Boone Township was formed
March 13, 1837, but reduced in size in 1872 upon the formation of
the Walnut Grove Township. Its present boundaries include all of
the 36 sections within T30N and R24W. It is bordered by Dade County
and a small portion of Lawrence County on the west, Walnut Grove
Township on the north, Murray Township on the east, and Center Township
on the south. Sections of the Sac River cross the township at the
west edge and Clear Creek on the east edge. The township is named
after Nathan Boone, son of the famed Daniel Boone, who was an early
settler locating in a grove of ash timber.
The Boone family, consisting
of three sons, James, John, and Howard, came to Greene County in
1834. There were 14 children born to Nathan Boone. Nathan and his
brother, Daniel Morgan Boone, had come up the Missouri River in
1806 to what is now Howard County where they discovered a salt spring
and began the production of salt by boiling down the spring water
in huge iron kettles. It came to be known as Boone's Lick. The Boone
brothers had settled in the Spanish territory west of the Mississippi
River. Nathan's variety of livelihoods later included surveying
for the United States government in the new Louisiana Territory.
His surveying brought him to southwest Missouri and he was particularly
attracted to an area that eventually became Boone Township. All
the while he was making his home in St. Charles. A bad financial
deal resulted in the loss of his St. Charles property and prompted
his move to Greene County. His son, Howard, was sent to Boonville
in 1835 to enter the 1200 acre tract for him. In 1837 he built a
double log house that still stands today. Nathan retired from his
military service in 1853 and retired to his Greene County home.
He died in 1856 at the age of 75 and is buried in the family cemetery.
The Nathan Boone homestead
is a designated Greene County Historical site, is on the National
Register of Historic Places, and is in the process of being developed
as a state
Ash Grove is the principle
town in Boone Township. The first settler on the present site of
Ash Grove was Joseph Kimbrough who built the first dwelling and
established a store in 1853. A blacksmith shop was established by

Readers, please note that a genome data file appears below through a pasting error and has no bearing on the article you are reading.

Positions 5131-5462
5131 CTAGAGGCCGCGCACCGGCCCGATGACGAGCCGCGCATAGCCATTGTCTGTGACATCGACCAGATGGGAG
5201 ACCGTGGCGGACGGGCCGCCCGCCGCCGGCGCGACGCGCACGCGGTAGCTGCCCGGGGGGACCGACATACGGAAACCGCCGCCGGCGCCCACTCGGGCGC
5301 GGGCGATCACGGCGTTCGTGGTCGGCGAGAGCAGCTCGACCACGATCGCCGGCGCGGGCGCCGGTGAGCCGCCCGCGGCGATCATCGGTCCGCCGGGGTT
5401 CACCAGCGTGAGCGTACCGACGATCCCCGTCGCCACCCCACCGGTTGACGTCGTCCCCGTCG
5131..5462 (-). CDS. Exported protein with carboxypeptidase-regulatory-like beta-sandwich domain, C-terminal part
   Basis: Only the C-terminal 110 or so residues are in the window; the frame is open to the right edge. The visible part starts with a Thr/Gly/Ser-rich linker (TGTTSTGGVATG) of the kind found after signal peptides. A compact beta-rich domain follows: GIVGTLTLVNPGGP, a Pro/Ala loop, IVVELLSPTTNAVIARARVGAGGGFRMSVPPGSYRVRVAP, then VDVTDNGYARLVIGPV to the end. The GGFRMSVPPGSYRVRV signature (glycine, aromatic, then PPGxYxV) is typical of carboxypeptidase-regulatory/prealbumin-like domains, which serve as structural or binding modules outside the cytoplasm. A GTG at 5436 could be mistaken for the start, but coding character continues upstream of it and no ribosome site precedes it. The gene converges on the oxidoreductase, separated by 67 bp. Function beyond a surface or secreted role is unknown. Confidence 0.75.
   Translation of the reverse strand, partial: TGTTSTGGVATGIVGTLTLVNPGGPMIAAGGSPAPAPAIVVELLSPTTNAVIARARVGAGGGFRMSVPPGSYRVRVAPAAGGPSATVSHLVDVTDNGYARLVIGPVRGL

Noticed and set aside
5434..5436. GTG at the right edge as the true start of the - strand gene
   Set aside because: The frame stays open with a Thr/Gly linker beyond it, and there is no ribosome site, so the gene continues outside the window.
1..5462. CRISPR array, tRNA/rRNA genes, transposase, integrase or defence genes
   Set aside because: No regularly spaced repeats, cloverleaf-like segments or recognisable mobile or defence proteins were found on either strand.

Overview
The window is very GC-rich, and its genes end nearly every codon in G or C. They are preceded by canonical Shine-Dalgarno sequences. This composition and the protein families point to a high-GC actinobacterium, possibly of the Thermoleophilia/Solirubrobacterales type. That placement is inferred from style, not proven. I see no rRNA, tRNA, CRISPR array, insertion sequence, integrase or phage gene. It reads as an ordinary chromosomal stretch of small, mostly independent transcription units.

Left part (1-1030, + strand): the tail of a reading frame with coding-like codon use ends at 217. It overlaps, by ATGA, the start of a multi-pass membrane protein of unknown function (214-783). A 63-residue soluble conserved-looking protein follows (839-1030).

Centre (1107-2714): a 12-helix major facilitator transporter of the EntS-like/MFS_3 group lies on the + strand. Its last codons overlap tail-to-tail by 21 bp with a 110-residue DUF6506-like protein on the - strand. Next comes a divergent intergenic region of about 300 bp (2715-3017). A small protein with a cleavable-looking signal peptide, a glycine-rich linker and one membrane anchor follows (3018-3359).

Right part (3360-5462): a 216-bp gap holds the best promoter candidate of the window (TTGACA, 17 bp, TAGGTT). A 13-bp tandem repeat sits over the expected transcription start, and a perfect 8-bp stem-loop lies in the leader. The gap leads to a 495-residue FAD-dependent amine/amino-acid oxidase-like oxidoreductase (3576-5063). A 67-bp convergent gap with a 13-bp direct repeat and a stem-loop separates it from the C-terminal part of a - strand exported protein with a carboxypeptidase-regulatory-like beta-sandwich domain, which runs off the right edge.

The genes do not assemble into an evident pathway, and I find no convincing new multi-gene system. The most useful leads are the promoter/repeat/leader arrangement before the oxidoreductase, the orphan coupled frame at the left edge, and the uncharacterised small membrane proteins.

Mr. Hyatt. These two businesses comprised about all there was there
until after the Civil War. The town was incorporated in 1870 but
due to a defective document, it had to be reincorporated a year
In 1870 the Kansas City
and Memphis Railroad, also known as the Springfield & Western
Missouri Railroad, proposed to the Greene County Court the subscription
of $400,000 in stock. It was approved by the County Court but became
involved in controversy before the deal could be concluded. Enough
of the bonds had been sold by 1878 that the laying of track could
begin from Springfield westward. By May of that year the line had
been completed as far as Ash Grove and train service between the
two points begun.
In 1879 the Springfield
& Western Railroad was transferred to the Kansas City, Ft. Scott
& Gulf Railroad Company, assuring the completion of the line
in 1881. Construction then began eastward to Memphis.
With the completion of
the Springfield & Western Railroad to Ash Grove, the town became
the railhead for the surrounding counties. As the railroad bed was
cut, deposits of limestone were uncovered and the Ash Grove Lime
and Portland Cement Company was formed to process lime. The lime
kilns, however, were moved to Galloway in 1935.
The 133 year old Whinery
Mill stands abandoned on the banks of the Sac River. The former
operators of the mill were Charles H. Likens and Louis B. Whinery.
A beam found in the building was inscribed, "Whinery-Likens."
Much of the mill's equipment has been removed decades ago. The mill
is located five miles south of Ash Grove and east of Route E on
the SS Ranch. Plans are underway to restore the mill which predates
the Wommack Mill in Fair Grove by about thirty years.
to the list of Greene County's townships.